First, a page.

Risks of GE Food

Genetic engineering of the food we eat is an inherently risky process. Current understanding of genetics is extremely limited and scientists do not know the long-term effects of releasing these unpredictable organisms into the environment and people's diets.

Due to consumer pressure, supermarkets in many countries have cleared genetically engineered (GE) food from their shelves and global food companies have removed GE ingredients from their products. In addition, some leading pig and poultry producers have promised not to supply animals with GE feed.

 

Europe is leading the way in the fight against GE food; a huge mobilisation of European consumers and environmentalists has held genetically engineered organisms (also called GMOs or genetically modified organisms) at bay in Europe over the past eight years. In April 2004 it brought into force the world's toughest labelling regime.

Consumers should be protected from the dangers of GE food, not only in Europe but the whole world. However in many countries food manufacturers and corporations are failing or refusing to inform the public about the presence of genetically engineered ingredients in their products.

Consumers have the right to know and the right to choose: While labelling does not fully address the concerns of GE ingredients, it at least allows the consumer to make informed choices and decisions. Information about a product would enable and assist consumers who would want to take a precautionary approach in their food choices to do so. Moreover, failure to provide information is considered a breach of fair trade.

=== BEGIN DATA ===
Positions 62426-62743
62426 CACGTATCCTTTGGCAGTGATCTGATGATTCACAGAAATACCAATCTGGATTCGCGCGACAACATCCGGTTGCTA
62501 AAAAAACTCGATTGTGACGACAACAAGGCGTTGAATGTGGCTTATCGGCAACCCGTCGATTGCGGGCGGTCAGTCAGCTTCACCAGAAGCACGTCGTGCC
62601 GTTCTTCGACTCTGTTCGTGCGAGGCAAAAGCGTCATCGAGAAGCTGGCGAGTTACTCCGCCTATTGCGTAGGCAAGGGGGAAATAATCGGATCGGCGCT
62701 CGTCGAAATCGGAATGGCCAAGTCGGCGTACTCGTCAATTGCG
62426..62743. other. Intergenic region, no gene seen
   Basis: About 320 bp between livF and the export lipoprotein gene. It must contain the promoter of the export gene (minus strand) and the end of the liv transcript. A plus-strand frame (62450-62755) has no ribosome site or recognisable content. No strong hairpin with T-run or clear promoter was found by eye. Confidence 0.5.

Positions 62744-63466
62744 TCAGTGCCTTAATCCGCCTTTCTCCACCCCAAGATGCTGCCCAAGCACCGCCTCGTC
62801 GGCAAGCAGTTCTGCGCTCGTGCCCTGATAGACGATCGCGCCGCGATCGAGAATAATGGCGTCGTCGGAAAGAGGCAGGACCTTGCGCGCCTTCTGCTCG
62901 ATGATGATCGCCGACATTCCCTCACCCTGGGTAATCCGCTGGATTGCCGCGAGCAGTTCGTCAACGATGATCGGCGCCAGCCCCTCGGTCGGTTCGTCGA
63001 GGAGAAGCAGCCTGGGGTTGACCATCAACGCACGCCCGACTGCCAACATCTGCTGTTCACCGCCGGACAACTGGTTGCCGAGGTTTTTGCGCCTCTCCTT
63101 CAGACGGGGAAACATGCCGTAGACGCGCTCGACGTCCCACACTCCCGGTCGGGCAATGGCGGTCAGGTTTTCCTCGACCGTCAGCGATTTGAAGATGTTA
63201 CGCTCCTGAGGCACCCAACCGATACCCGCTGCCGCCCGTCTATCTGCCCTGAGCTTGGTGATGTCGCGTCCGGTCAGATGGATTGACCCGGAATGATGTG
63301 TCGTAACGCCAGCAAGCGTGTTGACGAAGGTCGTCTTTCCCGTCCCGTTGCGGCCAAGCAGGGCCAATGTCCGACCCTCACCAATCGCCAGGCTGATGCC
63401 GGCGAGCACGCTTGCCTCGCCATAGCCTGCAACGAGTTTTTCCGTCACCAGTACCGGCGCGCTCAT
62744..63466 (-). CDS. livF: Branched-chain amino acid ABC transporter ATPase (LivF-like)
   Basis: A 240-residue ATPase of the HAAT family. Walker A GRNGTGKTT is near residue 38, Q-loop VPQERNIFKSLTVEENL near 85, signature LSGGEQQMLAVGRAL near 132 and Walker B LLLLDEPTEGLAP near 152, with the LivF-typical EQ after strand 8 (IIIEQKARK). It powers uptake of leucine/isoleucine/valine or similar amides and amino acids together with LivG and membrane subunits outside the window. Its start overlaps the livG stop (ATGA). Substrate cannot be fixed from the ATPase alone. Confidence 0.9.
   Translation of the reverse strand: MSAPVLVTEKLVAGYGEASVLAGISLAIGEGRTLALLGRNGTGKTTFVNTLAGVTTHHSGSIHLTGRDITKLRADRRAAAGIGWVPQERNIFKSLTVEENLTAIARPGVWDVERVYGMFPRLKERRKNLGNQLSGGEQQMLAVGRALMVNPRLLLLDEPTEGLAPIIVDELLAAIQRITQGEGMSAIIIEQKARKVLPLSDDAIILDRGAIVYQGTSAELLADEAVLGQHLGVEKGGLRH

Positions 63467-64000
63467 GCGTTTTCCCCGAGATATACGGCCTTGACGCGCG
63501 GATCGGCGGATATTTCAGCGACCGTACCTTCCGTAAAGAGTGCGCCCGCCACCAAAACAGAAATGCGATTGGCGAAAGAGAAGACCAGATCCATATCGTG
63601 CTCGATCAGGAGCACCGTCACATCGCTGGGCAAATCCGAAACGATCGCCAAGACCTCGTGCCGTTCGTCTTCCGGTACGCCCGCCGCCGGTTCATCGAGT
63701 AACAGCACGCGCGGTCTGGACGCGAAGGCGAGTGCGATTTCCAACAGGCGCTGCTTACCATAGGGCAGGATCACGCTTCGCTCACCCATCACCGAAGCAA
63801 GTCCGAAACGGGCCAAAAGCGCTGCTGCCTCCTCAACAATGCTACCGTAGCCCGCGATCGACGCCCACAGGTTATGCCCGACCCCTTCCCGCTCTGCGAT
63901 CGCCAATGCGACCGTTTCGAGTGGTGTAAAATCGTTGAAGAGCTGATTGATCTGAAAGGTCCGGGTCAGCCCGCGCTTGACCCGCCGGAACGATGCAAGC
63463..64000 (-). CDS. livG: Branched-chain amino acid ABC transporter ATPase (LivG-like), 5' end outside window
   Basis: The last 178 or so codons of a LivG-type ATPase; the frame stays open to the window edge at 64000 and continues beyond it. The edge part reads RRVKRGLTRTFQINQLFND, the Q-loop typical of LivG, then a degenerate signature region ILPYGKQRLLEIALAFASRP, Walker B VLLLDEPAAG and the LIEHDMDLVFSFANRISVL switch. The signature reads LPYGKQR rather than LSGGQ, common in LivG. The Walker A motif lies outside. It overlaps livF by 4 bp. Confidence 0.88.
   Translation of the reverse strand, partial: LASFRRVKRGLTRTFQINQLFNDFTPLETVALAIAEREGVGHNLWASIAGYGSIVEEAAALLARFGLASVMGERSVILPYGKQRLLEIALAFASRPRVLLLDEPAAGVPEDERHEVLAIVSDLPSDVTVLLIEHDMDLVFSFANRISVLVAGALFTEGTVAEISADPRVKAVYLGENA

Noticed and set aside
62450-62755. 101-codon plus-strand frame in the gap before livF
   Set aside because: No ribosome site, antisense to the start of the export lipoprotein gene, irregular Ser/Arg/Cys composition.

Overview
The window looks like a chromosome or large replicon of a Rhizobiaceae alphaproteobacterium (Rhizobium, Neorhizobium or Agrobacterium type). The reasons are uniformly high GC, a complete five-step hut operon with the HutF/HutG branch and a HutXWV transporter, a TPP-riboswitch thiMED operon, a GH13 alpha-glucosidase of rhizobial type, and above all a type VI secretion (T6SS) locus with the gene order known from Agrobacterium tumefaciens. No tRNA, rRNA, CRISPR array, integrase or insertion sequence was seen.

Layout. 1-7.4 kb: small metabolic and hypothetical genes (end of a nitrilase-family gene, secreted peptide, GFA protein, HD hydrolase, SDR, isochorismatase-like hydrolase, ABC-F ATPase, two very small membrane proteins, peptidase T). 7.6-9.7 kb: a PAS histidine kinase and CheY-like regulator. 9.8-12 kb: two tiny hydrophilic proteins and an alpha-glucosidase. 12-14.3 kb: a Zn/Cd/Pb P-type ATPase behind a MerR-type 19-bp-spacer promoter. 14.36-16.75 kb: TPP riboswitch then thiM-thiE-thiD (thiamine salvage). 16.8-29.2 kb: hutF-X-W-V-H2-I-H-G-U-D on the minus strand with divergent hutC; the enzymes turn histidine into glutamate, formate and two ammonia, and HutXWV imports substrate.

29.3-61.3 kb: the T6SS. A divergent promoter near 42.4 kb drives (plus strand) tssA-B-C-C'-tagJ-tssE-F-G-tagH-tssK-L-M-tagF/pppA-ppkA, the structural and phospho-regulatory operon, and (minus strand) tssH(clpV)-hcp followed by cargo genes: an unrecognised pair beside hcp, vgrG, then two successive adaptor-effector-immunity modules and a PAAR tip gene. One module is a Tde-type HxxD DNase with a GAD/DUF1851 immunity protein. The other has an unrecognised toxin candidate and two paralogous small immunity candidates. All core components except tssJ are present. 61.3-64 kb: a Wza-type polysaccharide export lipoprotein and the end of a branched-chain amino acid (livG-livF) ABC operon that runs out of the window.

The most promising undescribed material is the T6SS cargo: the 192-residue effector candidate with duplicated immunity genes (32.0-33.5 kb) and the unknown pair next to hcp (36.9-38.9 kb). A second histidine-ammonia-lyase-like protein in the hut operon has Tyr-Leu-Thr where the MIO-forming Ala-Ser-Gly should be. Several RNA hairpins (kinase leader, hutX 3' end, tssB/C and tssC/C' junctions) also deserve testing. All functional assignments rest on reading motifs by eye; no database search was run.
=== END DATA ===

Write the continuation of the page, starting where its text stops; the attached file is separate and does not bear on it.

The latest updates

 

India and the Philippines at forefront of campaign to protect eggplant diversity

Blog entry by Didit Pelegrina | 7 May, 2012 1 comment

Recently, Greenpeace in the Philippines dressed up as genetically engineered (GE) monster crops and filed a case before the Supreme Court asking to stop the on-going field trials of the GE insect resistant Bt eggplant, on the...

GMO Monster Crops Protest in Philippines

Image | 19 April, 2012 at 10:12

Greenpeace activists dressed as GMO "monster crops" accompanied by "mad scientists" protest outside the Department of Agriculture in Manila. Greenpeace, together with other concerned organizations are demanding that the Philippine government...

Problems with the relatives

Blog entry by Janet Cotter | 17 April, 2012

Gene escape from GE insect resistant eggplants could create aggressive weeds in South and South-East Asia We know that growing genetically engineered (GE) crops risks harm to the environment and our health, but exactly what are the...

Ministry of Agriculture Action in Mexico

Image | 8 March, 2012 at 9:45

Thirty Greenpeace activists take a three metre high mobile phone to the Ministry of Agriculture (SAGARPA), in Mexico City. To send a message to the agency to not ignore the message of the UN Special Rapporteur on the Right to Food – Olivier de...

China says 'no' to genetically engineered rice

Feature story | 31 January, 2012 at 11:15

It took seven years, teams of young campaigners and hordes of devoted supporters, but September 2011 the Chinese government finally said it was suspending the commercialisation of genetically-engineered (GE) rice.

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